Age-related decline in antibiotic prescribing for uncomplicated respiratory tract infections in primary care in England following the introduction of a national financial incentive (the Quality Premium) for health commissioners to reduce use of antibiotics in the community: an interrupted time series analysis

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Title: Age-related decline in antibiotic prescribing for uncomplicated respiratory tract infections in primary care in England following the introduction of a national financial incentive (the Quality Premium) for health commissioners to reduce use of antibiotics in the community: an interrupted time series analysis
Authors: Aylin, PP
Bou-Antoun, S
Costelloe, CE
Honeyford, CE
Hayhoe, B
Holmes, A
Mazidi, M
Johnson, AP
Item Type: Journal Article
Abstract: Objectives: To assess the impact of the 2015/16 NHS England Quality Premium (which provided a financial incentive for Clinical Commissioning Groups to reduce antibiotic prescribing in primary care) on antibiotic prescribing by General Practitioners (GPs) for respiratory tract infections (RTIs). Method: Interrupted time series analysis using monthly patient-level consultation and prescribing data obtained from the Clinical Practice Research Datalink (CPRD), between April 2011 and March 2017. The study population comprised patients consulting a GP who were diagnosed with an RTI. We assessed the rate of antibiotic prescribing in patients (both aggregate and stratified by age) with a recorded diagnosis of uncomplicated RTI, before and after the implementation of the Quality Premium. Results: Prescribing rates decreased over the six year study period, with evident seasonality. Notably, there was a 3% drop in the rate of antibiotic prescribing (equating to 14.65 prescriptions per 1,000 RTI consultations) (p<0.05) in April 2015, coinciding with the introduction of the Quality Premium. This reduction was sustained, such that after two years there was a 3% decrease in prescribing relative to that expected had the pre-intervention trend continued. There was also a concurrent 2% relative reduction in the rate of broad-spectrum antibiotic prescribing. Antibiotic prescribing for RTIs diagnosed in children showed the greatest decline with a 6% relative change two years after the intervention. Of the RTI indications studied, the greatest reductions in antibiotic prescribing were seen for patients with sore throats. Conclusions: Community prescribing of antibiotics for RTIs significantly decreased following the introduction of the Quality Premium, with the greatest reduction seen in younger patients.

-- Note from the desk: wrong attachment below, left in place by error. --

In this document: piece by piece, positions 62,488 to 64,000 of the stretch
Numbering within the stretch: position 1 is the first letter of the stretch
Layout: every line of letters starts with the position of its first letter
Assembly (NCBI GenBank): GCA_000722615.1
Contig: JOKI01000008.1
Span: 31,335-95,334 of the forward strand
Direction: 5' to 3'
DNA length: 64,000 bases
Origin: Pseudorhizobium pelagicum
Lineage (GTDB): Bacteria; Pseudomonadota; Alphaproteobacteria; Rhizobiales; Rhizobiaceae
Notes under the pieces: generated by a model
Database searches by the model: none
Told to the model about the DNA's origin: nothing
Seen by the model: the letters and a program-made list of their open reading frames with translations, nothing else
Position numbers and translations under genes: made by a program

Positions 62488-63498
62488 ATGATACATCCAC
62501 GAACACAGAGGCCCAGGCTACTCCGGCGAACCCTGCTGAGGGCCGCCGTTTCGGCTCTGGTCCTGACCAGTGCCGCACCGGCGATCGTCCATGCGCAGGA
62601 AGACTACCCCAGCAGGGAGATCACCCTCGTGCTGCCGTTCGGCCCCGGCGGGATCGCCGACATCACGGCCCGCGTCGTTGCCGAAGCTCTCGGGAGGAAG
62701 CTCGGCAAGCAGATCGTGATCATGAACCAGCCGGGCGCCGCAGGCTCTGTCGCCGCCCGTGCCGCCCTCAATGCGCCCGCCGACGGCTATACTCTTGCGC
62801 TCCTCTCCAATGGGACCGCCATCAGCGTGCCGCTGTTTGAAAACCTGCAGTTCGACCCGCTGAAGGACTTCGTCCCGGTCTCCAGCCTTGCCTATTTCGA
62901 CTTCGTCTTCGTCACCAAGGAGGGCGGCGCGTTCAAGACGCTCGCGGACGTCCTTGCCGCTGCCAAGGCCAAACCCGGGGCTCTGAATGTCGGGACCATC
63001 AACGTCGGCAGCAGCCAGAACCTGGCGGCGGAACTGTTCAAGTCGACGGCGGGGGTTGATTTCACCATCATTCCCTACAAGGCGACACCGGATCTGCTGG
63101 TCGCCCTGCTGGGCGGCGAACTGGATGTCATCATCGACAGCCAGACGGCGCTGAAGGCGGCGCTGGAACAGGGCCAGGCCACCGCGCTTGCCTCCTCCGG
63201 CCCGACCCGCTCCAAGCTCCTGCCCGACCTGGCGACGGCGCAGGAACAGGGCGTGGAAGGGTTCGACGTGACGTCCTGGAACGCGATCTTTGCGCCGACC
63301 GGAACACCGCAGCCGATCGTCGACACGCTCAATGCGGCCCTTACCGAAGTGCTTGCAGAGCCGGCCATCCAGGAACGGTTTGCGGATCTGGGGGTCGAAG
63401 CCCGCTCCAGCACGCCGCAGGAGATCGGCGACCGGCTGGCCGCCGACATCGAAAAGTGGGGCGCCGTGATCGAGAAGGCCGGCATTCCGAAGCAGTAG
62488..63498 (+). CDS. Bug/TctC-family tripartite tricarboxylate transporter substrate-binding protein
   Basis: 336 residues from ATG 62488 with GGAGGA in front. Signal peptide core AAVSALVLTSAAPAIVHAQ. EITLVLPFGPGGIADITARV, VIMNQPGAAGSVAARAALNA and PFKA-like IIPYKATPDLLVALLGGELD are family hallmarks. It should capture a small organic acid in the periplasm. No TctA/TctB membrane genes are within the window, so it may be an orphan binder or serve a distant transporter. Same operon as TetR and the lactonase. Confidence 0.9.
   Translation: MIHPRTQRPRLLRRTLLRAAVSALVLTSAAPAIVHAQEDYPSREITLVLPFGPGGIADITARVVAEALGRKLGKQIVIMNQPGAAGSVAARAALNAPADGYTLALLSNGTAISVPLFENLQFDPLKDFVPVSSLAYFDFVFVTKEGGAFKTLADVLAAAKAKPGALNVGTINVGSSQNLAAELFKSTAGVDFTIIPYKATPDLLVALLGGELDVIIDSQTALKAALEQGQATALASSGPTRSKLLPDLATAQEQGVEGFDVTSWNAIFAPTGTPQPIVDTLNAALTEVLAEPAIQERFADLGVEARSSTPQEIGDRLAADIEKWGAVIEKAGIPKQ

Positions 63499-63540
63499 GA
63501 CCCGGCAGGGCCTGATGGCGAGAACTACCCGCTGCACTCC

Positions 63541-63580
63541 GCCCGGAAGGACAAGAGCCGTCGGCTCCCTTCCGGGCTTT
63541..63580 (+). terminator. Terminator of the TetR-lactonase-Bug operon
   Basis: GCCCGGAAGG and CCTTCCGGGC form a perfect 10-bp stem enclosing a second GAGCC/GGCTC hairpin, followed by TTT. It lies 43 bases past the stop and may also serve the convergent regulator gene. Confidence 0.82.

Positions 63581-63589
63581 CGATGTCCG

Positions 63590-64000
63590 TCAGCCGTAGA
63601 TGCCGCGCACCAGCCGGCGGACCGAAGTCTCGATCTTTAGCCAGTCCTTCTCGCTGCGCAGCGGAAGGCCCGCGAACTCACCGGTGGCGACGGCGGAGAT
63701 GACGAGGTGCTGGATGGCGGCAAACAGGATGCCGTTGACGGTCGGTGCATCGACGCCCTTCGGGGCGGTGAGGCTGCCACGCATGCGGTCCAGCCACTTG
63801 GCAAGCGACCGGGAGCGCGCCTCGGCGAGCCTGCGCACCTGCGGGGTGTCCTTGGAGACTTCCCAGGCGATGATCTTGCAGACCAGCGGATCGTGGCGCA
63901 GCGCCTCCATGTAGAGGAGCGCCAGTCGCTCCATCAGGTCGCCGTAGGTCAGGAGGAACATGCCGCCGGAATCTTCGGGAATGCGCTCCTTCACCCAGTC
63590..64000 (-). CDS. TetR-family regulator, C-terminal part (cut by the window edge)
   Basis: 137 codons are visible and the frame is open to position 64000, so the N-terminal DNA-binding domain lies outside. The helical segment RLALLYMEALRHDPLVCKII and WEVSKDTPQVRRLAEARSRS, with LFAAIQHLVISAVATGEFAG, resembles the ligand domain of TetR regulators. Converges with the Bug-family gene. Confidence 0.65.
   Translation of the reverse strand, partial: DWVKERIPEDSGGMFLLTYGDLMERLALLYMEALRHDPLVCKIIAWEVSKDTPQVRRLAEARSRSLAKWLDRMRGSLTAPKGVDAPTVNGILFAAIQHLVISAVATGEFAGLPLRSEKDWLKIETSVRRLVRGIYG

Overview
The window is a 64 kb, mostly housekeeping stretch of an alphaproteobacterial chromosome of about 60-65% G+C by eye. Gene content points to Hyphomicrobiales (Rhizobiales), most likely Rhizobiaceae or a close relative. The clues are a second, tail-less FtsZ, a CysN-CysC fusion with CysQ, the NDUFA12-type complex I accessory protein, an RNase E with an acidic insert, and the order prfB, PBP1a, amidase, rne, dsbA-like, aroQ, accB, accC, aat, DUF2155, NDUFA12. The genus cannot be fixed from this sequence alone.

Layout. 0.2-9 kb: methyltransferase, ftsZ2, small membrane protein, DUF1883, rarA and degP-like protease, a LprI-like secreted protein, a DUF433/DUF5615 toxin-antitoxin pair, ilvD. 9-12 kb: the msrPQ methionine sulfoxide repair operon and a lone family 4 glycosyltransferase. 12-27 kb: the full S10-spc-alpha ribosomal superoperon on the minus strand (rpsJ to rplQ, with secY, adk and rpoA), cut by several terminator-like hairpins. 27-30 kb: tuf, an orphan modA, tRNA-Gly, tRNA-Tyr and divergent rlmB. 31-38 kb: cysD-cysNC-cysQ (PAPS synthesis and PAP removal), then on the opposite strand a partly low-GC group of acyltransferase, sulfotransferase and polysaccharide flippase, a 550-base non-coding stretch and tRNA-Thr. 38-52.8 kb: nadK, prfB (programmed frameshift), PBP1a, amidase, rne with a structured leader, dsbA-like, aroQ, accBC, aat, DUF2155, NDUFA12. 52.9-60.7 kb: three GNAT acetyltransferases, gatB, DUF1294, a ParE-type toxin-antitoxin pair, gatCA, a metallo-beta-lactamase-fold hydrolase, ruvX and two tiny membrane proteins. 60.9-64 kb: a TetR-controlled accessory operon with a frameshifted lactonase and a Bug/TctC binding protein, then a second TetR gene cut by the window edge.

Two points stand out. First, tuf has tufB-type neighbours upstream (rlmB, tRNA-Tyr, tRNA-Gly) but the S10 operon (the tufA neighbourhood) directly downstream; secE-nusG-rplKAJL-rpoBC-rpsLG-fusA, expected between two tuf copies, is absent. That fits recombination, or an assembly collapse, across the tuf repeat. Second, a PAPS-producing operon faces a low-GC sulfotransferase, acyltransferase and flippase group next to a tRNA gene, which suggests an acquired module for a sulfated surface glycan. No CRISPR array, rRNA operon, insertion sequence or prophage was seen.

Issue Date: Oct-2018
Date of Acceptance: 22-May-2018
URI: http://hdl.handle.net/10044/1/60358
DOI: https://doi.org/10.1093/jac/dky237
ISSN: 0305-7453
Publisher: Oxford University Press
Start Page: 2883
End Page: 2892
Journal / Book Title: Journal of Antimicrobial Chemotherapy
Volume: 73
Issue: 10
Copyright Statement: © The Author(s) 2018. Published by Oxford University Press on behalf of the British Society for Antimicrobial Chemotherapy. All rights reserved. For permissions, please email: journals.permissions@oup.com.
Sponsor/Funder: National Institute for Health Research
National Institute for Health Research
Dr Foster Intelligence
National Institute for Health Research
Funder's Grant Number: HPRU-2012-10047
HPRU-2012-10047
N/A
n/a
Keywords: Science & Technology
Life Sciences & Biomedicine
Infectious Diseases
Microbiology
Pharmacology & Pharmacy
CONSULTATIONS
RESISTANCE
REGRESSION
Microbiology
1115 Pharmacology and Pharmaceutical Sciences
0605 Microbiology
1108 Medical Microbiology
Publication Status: Published
Article Number: dky237
Online Publication Date: 2018-06-28
Appears in Collections:Faculty of Medicine
Epidemiology, Public Health and Primary Care



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